Rita Moreno won an Oscar for her performance as Anita, the girlfriend of Bernardo, who was the leader of the Puerto Rican gang, the Sharks. Moreno just completed a stint as one of the stars of the HBO prison drama "Oz," playing a nun who worked with the inmates. In the film "West Side Story" she was one of the few actors playing a Puerto Rican who actually was from Puerto Rico.
Ms. RITA MORENO (Actress): The reason was that there simply weren't enough Hispanic--forget Puerto Rican--Hispanic male and female dancers at the time who could do the kind of professional job that was needed for Jerome Robbins' choreography, which is, you might have noticed, extremely complex and very difficult. There just weren't any. The reason there weren't any, I am surmising, is that a lot of Latin kids, Latino kids, in those days didn't have the money to take those kind of classes. They were a lot like, in the way, the street dancers of years later, the kids who danced on their backs and all that kind of stuff, who had talent, but didn't have the training. So, as a result, the Sharks--gosh, there were just a few of us, really, who were truly Latino, who were able to get the part.
GROSS: Did you have to do anything to look more, act more or sound more Puerto Rican?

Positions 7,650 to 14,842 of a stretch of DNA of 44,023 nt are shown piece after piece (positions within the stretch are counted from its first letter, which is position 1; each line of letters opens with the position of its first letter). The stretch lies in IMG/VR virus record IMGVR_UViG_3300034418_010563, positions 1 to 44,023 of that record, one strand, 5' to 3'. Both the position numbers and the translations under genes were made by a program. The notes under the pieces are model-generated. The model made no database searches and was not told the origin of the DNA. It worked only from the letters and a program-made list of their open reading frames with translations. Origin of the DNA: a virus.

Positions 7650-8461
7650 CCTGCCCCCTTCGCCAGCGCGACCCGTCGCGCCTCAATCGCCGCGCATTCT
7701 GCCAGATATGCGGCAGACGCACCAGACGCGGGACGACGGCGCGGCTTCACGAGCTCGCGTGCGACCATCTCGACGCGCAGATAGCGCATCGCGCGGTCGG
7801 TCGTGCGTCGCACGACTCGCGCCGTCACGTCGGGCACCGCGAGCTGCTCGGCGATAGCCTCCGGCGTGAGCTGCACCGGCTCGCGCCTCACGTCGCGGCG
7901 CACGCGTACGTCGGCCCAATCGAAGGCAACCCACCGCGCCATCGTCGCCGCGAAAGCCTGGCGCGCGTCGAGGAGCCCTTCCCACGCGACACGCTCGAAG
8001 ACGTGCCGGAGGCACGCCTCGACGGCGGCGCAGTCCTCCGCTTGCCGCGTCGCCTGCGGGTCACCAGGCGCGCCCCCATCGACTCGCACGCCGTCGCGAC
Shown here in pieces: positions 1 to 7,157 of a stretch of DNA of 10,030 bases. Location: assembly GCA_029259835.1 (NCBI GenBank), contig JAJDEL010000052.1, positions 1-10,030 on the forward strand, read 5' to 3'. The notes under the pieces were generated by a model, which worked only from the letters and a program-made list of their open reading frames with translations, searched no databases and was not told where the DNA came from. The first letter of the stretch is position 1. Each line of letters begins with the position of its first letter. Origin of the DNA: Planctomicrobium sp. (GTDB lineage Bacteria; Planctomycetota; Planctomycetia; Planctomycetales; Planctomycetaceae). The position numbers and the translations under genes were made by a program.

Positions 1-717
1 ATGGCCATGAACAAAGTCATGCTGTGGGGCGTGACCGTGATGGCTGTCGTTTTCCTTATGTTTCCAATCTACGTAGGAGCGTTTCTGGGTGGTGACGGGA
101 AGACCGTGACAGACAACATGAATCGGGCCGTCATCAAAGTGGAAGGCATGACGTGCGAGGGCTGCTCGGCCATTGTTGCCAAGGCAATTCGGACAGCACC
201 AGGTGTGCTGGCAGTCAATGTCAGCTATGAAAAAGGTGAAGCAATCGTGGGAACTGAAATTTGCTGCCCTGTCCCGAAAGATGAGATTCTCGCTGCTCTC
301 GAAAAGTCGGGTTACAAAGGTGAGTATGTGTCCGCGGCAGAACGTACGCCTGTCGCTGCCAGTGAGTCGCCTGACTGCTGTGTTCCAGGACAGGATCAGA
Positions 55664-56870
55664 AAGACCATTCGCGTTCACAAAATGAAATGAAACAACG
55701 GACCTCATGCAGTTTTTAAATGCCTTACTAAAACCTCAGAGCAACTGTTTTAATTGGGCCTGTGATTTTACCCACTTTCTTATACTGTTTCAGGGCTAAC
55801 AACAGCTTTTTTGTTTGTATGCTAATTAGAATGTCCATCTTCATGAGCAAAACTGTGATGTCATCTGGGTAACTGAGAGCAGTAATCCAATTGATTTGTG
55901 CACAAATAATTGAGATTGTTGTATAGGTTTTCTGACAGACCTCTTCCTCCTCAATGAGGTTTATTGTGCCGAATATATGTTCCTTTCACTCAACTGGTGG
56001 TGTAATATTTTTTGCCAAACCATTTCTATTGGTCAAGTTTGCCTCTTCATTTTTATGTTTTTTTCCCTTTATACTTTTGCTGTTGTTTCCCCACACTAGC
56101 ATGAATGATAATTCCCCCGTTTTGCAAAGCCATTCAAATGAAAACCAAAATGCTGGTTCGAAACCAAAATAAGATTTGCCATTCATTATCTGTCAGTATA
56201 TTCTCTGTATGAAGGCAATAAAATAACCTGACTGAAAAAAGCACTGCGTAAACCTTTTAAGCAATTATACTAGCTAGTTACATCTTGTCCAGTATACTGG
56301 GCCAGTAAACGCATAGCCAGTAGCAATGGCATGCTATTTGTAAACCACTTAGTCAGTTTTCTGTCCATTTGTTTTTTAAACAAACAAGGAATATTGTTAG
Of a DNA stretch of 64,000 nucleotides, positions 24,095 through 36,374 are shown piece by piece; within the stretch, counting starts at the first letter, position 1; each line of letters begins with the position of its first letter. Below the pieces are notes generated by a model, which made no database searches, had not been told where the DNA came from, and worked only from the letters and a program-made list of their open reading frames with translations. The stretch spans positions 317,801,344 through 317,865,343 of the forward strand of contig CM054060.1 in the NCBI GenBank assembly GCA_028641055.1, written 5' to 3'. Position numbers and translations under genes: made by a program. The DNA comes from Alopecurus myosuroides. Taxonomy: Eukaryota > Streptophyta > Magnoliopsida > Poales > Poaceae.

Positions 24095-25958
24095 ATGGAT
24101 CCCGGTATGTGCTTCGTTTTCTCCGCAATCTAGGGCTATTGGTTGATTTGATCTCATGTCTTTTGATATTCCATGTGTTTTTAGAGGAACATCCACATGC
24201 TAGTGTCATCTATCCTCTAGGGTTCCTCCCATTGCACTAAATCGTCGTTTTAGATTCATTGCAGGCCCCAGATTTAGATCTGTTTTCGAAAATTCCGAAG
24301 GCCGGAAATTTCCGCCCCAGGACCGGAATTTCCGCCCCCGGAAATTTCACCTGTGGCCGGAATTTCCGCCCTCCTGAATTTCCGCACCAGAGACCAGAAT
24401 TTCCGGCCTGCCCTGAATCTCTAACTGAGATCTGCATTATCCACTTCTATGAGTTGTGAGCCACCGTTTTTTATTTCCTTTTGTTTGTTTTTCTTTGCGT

Ms. MORENO: They made me use an accent, which I wasn't thrilled about because a lot of us, obviously, don't have them. The thing that really bothered me the most is that they put the same very muddy, dark-colored makeup on every Shark girl and boy, and that really made me very upset. And I tried to get that changed, and I said, `Look at us. We're all, you know, many, many different colors. Some of us are very white, some of us are olive-skinned, some of us actually have black blood, some of us are Taino Indian,' which is the original Puerto Rican. And nobody paid attention, and that was that. I had no choice in the matter, but I was not happy.
And when I saw the film recently and saw George Chakiris, this beautiful guy, Greek guy, who looked like he had fallen into a bucket of mud, I just started to giggle.
GROSS: Now, Marni Nixon, you dubbed the singing for Natalie Wood. Did she know when she got the part that she was going to be dubbed, that she wouldn't be singing herself?
Ms. MARNI NIXON: No, I think the problem always during the picture was that I think it was very unclear; that she didn't know how much of her voice could be used. They didn't tell her that gradually--I guess as they worked with her, that maybe it wasn't going to be good enough because they were afraid to upset her. And it created an atmosphere of--I felt very uneasy. And when we recorded the songs actually, we recorded them--they said they were going to record them with her doing the complete songs, with maybe there were combinations of me doing the high notes within those complete recordings of her's, and then they would record me doing the complete songs. And then they said they were going to combine those electronically later on, which I knew was not really possible to do.